Flood of support for family
Claire and Richard Caldow with three-year-old Archie. Picture: Michael Wilson/The West Australian

The family of three-year-old cancer patient Archie Caldow say they have been "blown away" by the offers of support and encouragement from people touched by their plight.

Richard and Claire Caldow revealed this week their frustration at a system that meant their son had to go to Sydney to have vital radiation therapy because no replacement has been found for the State's only paediatric specialist who is going on leave.

They are paying for their family, including Archie's three siblings, to go to Sydney so they are not separated while he has treatment for aggressive neuroblastoma. The Health Department is paying the costs for Archie and one parent.

_The West Australian _received several offers of money to help the family but Mr Caldow said he and his wife had spoken out not to seek donations but to make the public aware of a situation that should have been prevented.

"We just hope something will change so other parents don't have to uproot their families in the way we will have to," he said.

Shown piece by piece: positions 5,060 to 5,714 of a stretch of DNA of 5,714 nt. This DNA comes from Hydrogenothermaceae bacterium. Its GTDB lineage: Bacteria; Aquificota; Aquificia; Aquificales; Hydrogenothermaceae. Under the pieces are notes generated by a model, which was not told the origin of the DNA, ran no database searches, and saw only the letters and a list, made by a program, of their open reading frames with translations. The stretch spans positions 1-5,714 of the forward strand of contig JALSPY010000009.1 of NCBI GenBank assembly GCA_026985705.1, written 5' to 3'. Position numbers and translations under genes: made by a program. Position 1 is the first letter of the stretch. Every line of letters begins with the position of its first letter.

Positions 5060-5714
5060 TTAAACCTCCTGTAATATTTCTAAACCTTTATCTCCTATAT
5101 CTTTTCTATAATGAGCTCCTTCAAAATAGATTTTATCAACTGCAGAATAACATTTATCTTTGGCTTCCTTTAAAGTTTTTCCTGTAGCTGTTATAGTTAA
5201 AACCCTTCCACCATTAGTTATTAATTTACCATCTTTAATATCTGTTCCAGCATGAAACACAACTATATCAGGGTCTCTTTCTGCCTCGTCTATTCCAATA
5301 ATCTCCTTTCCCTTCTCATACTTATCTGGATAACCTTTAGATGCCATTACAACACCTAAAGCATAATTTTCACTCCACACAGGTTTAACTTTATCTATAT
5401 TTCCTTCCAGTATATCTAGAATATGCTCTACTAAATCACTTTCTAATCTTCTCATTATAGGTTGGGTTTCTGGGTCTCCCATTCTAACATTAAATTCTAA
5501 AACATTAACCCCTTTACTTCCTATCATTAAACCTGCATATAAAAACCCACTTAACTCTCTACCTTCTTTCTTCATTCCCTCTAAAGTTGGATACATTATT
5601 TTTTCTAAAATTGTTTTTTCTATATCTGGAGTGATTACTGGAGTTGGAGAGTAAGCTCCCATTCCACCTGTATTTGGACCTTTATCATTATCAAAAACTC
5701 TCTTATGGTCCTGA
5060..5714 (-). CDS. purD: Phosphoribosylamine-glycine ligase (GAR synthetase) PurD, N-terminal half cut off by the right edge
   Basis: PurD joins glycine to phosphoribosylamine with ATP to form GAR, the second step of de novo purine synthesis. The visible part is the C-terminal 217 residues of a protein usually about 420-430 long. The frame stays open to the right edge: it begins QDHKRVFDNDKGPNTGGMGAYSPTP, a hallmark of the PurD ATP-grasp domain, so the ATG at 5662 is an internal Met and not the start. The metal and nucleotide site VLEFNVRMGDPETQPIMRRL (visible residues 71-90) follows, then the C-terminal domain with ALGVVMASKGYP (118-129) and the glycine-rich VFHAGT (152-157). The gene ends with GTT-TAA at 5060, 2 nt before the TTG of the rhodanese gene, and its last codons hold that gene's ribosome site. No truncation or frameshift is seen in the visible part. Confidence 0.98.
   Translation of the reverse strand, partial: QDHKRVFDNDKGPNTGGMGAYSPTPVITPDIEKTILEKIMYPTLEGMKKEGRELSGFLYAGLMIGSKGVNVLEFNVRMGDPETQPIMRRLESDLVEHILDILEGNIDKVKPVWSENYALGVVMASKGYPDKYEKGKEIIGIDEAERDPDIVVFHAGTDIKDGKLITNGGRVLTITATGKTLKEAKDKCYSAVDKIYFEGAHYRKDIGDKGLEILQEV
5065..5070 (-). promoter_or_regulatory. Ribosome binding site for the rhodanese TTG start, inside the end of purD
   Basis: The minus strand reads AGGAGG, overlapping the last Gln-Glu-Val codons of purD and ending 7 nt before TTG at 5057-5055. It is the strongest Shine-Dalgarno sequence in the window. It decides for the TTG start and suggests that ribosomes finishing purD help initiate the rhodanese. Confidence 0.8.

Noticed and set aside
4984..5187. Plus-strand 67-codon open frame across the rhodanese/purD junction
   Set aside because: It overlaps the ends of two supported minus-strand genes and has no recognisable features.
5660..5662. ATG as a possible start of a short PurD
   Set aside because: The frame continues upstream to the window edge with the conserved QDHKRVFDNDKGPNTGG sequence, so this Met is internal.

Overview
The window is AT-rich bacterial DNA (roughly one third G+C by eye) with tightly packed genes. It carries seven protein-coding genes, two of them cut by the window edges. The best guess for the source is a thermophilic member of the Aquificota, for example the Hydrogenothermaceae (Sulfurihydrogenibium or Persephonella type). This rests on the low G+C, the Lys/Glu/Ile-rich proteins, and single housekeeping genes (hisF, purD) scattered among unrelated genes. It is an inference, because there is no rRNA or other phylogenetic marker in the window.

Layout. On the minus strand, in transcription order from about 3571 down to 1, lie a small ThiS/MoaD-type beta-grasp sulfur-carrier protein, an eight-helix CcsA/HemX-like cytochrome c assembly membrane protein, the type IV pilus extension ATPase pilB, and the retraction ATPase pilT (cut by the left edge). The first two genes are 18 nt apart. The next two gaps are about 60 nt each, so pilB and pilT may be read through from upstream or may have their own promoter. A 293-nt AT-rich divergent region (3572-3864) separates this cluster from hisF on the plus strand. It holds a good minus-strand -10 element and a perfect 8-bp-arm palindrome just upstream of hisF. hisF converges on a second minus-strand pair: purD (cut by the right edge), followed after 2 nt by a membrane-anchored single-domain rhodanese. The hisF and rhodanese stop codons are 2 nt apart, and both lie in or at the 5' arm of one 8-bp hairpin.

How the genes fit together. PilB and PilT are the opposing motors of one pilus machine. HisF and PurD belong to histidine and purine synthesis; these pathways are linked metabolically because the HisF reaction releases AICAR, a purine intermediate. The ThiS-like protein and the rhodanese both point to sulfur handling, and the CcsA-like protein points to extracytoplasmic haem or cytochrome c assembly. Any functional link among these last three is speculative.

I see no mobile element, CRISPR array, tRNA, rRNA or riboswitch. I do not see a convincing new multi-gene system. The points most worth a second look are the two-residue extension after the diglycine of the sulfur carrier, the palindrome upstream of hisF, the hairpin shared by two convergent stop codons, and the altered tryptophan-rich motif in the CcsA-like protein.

The State Government defended the decision to send some children interstate for treatment, saying it was unusual but unavoidable.

Premier Colin Barnett said there were very few people qualified in radiotherapy for paediatric cancers.

"The person in WA who has that responsibility is taking leave . . . you have to have leave some time," he said.

"In this case the child and the parent will be flown across to Sydney and that child will receive the best possible care."

Mr Barnett denied there would be additional staffing problems when the new children's hospital opened at Sir Charles Gairdner Hospital because services at Princess Margaret Hospital would simply transfer to the new site.

It was revealed yesterday that two extra positions for radiation oncologists announced in the May State Budget are yet to be advertised.

Health Minister Kim Hames said the recruitment process was under way but there was a national shortage of paediatric radiation oncologists.

It is understood the jobs will offer pay of at least $300,000 depending on the doctor's experience.

A spokeswoman for Sir Charles Gairdner Hospital said the positions were expected to be advertised nationally in the next few weeks and filled within six months.

Because of the relatively low number of patients requiring paediatric care, those appointed would be responsible for providing treatment for adults and children.

The West Australian

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